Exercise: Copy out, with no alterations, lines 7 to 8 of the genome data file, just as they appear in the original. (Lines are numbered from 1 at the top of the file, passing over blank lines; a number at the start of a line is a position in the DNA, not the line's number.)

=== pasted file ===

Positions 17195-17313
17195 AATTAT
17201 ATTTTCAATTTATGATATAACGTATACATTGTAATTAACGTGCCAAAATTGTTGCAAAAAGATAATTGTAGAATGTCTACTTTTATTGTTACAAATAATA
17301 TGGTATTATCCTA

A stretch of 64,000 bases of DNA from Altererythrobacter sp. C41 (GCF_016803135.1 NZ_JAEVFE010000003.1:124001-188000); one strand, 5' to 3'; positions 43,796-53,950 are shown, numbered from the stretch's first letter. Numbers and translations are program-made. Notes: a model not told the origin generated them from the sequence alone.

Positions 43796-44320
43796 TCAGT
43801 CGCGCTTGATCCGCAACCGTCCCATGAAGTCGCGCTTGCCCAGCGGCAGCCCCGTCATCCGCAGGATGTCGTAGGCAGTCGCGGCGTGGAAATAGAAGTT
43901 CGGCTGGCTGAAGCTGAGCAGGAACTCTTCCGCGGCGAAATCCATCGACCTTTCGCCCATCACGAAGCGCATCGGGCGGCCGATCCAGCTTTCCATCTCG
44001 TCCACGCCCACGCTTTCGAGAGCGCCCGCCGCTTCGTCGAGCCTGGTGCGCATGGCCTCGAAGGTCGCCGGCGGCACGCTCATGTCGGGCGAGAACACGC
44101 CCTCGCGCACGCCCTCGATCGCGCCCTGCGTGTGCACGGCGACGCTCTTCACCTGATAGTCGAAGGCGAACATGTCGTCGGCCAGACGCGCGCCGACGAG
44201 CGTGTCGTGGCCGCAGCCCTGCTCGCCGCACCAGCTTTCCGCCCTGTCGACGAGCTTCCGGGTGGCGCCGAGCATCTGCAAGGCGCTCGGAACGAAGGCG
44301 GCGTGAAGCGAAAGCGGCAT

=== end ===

43796 TCAGT
43801 CGCGCTTGATCCGCAACCGTCCCATGAAGTCGCGCTTGCCCAGCGGCAGCCCCGTCATCCGCAGGATGTCGTAGGCAGTCGCGGCGTGGAAATAGAAGTT